When you peel fruits and vegetables you throw away a large chunk of its nutritional value. Such as a large dietary fiber loss when you throw out an apple skin, along with vitamin C, and various other minerals.

You may be tempted to throw out produce skins due to pesticides. Instead opt to thoroughly wash your produce to remove potential contaminants. If you are especially concerned, consider buying organic produce.

All the best,
Lisa Nelson, RD
eNutritionServices

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Heart Healthy Lettuce – Reach for the dark, leafy greens

Posted by Lisa Nelson, RD, LN on October 6, 2008

Are you a die hard fan of ice berg lettuce? Iceberg lettuce is a source of vitamins A, C, K, and B6; along with some fiber, potassium, and folate. This probably sounds great, but compared to romaine lettuce, iceberg falls short nutritionally.

Romaine lettuce has 7 times more vitamin A than iceberg lettuce and about twice the amount of calcium and potassium. Also, dark leafy greens contain the antioxidant beta carotene. Antioxidants help protect against inflammatory disorders, such as heart disease.

So, next time you make a salad, by-pass the iceberg and reach for the leafy romaine.

Be sure to sign-up for The Heart of Health and grab your special report “Stop Wasting Money – Take Control of Your Health”!

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Do I need to take omega 3 and omega 6 together?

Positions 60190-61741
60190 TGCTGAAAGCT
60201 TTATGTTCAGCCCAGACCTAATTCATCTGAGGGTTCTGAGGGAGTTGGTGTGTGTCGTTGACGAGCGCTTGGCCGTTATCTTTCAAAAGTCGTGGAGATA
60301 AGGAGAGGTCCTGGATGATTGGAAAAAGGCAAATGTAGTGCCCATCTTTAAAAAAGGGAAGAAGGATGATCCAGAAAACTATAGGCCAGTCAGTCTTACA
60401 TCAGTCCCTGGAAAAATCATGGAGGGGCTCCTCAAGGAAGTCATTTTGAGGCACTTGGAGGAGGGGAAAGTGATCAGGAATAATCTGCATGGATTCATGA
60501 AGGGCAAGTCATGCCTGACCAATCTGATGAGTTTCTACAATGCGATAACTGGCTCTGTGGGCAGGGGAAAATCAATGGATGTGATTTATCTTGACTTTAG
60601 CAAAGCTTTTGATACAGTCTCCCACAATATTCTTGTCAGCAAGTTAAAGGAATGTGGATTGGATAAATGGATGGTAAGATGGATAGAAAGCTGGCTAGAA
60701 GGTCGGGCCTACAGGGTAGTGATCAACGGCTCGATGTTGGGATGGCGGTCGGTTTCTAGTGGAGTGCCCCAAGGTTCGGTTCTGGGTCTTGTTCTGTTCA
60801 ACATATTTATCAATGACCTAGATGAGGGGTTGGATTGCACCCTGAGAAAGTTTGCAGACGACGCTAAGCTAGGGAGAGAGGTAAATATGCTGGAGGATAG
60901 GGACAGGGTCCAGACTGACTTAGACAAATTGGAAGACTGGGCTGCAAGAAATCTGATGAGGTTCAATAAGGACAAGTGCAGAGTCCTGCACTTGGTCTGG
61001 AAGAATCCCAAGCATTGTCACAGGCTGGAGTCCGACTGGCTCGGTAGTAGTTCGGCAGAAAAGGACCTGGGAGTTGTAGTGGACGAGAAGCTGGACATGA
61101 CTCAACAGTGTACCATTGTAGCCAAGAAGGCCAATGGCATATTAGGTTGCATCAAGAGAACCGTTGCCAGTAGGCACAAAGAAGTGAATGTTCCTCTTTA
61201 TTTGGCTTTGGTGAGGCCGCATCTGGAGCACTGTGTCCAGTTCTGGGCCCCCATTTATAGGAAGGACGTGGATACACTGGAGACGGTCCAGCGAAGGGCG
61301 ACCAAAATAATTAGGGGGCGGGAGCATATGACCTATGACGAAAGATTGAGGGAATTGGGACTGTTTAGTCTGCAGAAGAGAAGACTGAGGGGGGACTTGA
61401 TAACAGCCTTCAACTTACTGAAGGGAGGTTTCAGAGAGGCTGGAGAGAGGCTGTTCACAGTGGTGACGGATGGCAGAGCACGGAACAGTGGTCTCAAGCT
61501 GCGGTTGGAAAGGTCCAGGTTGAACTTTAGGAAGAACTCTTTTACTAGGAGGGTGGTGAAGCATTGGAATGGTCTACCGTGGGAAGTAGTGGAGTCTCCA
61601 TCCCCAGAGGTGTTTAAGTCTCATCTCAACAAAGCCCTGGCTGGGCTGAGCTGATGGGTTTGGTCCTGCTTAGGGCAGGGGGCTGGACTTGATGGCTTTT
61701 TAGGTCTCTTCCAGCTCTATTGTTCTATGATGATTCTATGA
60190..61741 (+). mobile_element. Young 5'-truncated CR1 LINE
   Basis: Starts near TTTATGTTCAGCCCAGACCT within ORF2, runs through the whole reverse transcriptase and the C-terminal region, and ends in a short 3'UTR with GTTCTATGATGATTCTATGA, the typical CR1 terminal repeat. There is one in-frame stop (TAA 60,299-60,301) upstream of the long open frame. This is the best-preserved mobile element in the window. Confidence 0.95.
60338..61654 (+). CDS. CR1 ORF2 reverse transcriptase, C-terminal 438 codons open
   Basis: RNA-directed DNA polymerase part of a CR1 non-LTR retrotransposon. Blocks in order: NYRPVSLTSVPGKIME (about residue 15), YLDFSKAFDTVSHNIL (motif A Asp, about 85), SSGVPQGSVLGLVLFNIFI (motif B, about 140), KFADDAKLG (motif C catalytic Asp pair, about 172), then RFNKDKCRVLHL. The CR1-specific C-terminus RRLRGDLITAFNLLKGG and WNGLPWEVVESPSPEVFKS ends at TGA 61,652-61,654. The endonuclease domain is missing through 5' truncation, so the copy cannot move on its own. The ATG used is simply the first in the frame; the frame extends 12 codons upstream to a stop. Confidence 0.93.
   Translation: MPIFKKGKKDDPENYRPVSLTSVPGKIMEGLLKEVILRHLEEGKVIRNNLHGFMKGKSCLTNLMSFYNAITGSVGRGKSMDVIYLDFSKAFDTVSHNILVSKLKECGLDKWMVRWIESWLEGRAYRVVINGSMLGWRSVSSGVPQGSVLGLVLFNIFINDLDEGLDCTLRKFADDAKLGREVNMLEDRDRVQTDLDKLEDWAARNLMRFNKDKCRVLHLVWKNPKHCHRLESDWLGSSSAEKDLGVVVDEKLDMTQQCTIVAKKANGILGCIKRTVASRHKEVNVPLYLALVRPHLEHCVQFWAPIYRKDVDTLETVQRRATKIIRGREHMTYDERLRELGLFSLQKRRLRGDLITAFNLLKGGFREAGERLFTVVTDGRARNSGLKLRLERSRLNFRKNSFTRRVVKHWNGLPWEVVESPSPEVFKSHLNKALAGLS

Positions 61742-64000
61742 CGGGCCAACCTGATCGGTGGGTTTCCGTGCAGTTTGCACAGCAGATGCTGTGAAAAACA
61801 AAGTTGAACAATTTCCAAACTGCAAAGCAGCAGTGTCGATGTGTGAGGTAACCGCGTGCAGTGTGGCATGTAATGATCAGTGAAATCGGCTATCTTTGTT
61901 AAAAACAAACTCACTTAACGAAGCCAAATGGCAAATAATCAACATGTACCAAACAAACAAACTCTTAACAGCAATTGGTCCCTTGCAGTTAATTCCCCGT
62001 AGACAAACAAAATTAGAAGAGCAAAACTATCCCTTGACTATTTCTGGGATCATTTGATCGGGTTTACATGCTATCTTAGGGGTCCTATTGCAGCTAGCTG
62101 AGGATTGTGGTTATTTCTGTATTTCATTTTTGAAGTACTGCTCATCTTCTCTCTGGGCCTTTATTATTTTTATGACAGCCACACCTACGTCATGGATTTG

Posted by Lisa Nelson, RD, LN on May 31, 2008

 

A reader from The Heart of Health, Jessica, sent in a question about omega 3 and 6 fatty acids.  If you are struggling with weight loss, you should visit Jessica’s blog allabouthabits.com, for some weight loss motivation.  She openly shares her weight loss struggles.

 

The question:

 

About omega 3’s and 6’s, I heard that they should be taken together, and not just having one omega 3 or omega 6 alone. It has something to do with digestion and breakdown process. Is that right?

 

The answer:

 

There are two types of fatty acids – essential and non-essential.  The body can synthesize non-essential fatty acids, while the only way we get essential fatty acids is from what we eat.  Omega 3 and Omega 6 are both essential fatty acids – we must get them from foods and/or supplements.

 

Omega 3 – ALA, EPA, and DHA are all acronyms that represent omega 3 fatty acids.  If we consume ALA, our body will convert it to EPA and DHA.

 

Omega 6 – Omega 6 is also known as linoleic acid.  Linoleic acid is converted to GLA, another omega 6 fatty acid, in the body.  GLA and EPA (an omega 3 fatty acid) work together to promote bone and heart health. 

 

So, yes, omega 3 and omega 6 work together and both are needed for bodily functions.

 

But, omega 6 does not require supplementation.  The typical American diet is very high is omega 6 fatty acids.  A main source of omega 6 fatty acids is corn oil, which is very prevalent in our society.  Other sources include sunflower oil, safflower oil, soybean oil, sunflower seeds, pine nuts, pistachio nuts, and pumpkin seeds.

 

The ideal ratio between omega 6 and omega 3 fatty acids should be 1:1 or 4:1.  A typical diet in the U.S. is 11:1 to 30:1.  This poor ratio is linked with heart disease, among several other health issues.